The chair of the intergovernmental working group entrusted with drafting a legally binding instrument on transnational corporations (TNCs),1 Guillaume Long, Ambassador of Ecuador, presented the “elements” that will serve as a basis for drafting the instrument. In parallel, the Global Campaign to Dismantle Corporate Power and Stop Impunity (Global Campaign), of which the CETIM is a member, submitted its own draft treaty to the working group.
The Human Rights Council’s intergovernmental working group on TNCs met in Geneva from 23 to 27 October 2017 for its third session. Participating in its work were some 100 state delegations and 200 civil society representatives. The Global Campaign to Dismantle Corporate Power and Stop Impunity2 was represented by some 130 delegates (from all continents), to make their demands heard.
The discussions within the working group were organized in panels corresponding to the various chapters of the “elements” presented by the group’s chair. Experts (lawyers, economists, academics, militants, representatives of victims etc.) including the CETIM’s director, Melik Özden, were invited to take the floor at each of these panels, to launch the discussion.
The discussions focused in particular on the obligations of TNCs and states regarding human rights, access to justice for victims, jurisdiction (shared between a TNC’s home state and the host state) and the setting up of an international tribunal for TNCs and international cooperation.
Within this framework, the Global Campaign presented its own draft treaty in order to influence the working group’s negotiations (see inset). The Global Campaign members were active both within the United Nations – with concrete proposals presented in some 100 oral interventions and through three parallel conferences – and outside the United Nations, holding numerous thematic workshops over three days in a tent on the Place des Nations. The CETIM, with its partner members of the Global Campaign also organized a public conference at the University of Geneva.
In parallel, the CETIM, in collaboration with Professor Gilles Lhuilier, presented commentaries on the chair’s “elements”. In our commentaries, we insisted on the following points: the importance of the scope of application of the future treaty (it must apply directly to states and to TNCs); the obligation of TNCs to protect human rights in the context of their value chain with, among other things, the drafting and implementation of a vigilance plan; the setting up of an international legal assistance service to facilitate access to justice by victims of TNCs; the exercise of jurisdiction of states for violations committed all along the value chain of any TNC, even when its affiliates constituting this chain operate outside their jurisdiction.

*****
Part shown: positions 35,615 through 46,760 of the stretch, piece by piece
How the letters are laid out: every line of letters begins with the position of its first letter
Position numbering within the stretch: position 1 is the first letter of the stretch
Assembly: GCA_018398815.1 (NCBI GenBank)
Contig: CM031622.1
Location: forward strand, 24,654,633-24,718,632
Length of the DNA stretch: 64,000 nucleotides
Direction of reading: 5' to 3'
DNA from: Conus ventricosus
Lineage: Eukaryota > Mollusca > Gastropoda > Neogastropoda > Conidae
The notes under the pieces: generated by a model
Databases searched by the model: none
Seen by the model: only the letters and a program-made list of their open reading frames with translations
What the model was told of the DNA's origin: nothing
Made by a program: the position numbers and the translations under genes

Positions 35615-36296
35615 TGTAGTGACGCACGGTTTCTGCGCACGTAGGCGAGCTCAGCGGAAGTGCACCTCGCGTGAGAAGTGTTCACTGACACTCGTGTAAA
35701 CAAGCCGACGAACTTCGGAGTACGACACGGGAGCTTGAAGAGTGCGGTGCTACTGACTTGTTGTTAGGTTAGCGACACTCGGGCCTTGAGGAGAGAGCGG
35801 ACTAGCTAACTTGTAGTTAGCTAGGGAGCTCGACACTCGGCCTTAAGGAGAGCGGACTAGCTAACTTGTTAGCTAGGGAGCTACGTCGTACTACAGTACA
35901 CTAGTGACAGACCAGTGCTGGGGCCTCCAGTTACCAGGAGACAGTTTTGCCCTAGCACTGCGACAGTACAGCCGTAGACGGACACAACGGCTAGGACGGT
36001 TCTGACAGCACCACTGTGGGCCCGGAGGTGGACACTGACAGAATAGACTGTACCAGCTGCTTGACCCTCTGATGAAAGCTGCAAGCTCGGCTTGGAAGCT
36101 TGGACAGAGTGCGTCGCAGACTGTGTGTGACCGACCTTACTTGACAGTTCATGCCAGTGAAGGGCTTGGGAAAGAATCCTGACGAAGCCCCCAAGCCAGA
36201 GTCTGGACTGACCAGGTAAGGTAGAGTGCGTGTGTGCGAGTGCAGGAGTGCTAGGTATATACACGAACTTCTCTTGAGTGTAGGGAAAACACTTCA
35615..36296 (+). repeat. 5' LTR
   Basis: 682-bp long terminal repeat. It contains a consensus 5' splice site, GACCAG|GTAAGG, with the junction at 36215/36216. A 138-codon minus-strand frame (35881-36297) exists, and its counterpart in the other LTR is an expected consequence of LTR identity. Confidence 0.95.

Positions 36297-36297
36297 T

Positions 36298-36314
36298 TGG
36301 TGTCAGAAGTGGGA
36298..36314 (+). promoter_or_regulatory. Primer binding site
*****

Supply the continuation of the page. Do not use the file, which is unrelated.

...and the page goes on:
Throughout the week, the European Union representative attempted to thwart the smooth running of the working group, at the risk of breaching diplomatic protocol – without success.
At the end of its session, the working group agreed that a deadline, the end of February 2018, be granted to member states for submission to the working group’s chair of their commentaries on the “elements”. On the basis of these commentaries and the discussions of the “elements” during the third session of the working group, the group’s chair will duly draft a treaty. This draft will be submitted to working group’s fourth session in October 2018.
It should be noted that political support of the drafting process has broadened. For example, 200 members of parliament from 20 countries committed themselves to supporting the process in a declaration issued by a parliamentary forum held in Geneva on the eve of the opening of the session. In France, 250 members of parliament have written to the president requesting that France support the drafting process.
The Global Campaign Treaty
The Global Campaign is already a step ahead of the working group, for its treaty is already drafted. It is the fruit of a long collective effort, all the members of the campaign having contributed. Thus, it reflects the struggles and demands of the affected communities, of social movements and of other civil society organizations involved in this process. Having a treaty emanating from the Global Campaign has been a powerful negotiating tool. This treaty is a gold mine of information, reflections and proposals. It can be used by both militants and public organizations and elected officials who are fighting the impunity of TNCs. It will continue to evolve in function of negotiations at the United Nations.
The main proposals of this treaty are as follows: direct and clear human rights obligations of TNCs; the recognition of joint liability for human rights violations shared by the primary TNC, its management and the business enterprises constituting its value chain. Next, there are states’ obligations, including the main one of reaffirming the primacy of human rights over investment and trade agreements, as well as the obligation to consult affected communities with a view to obtaining their consent before the installation of a TNC on their land. The courts of the home states will have broad jurisdiction over TNCs and their value chains to prevent them from escaping from the rule of law. The treaty also contains a chapter reinforcing international cooperation in the areas of investigation and the implementation of judgments.
It proposes the setting up of an international tribunal on TNCs and an international monitoring center. As their statutes are not yet drafted, this will be the next participatory drafting process for the Global Campaign. And, of course, the CETIM will be contributing to it!
1Human Rights Council Resolution 26/9, 26 June 2014.
2It comprises more than 200 civil society organizations from across the world (in particular social movements and affected communities.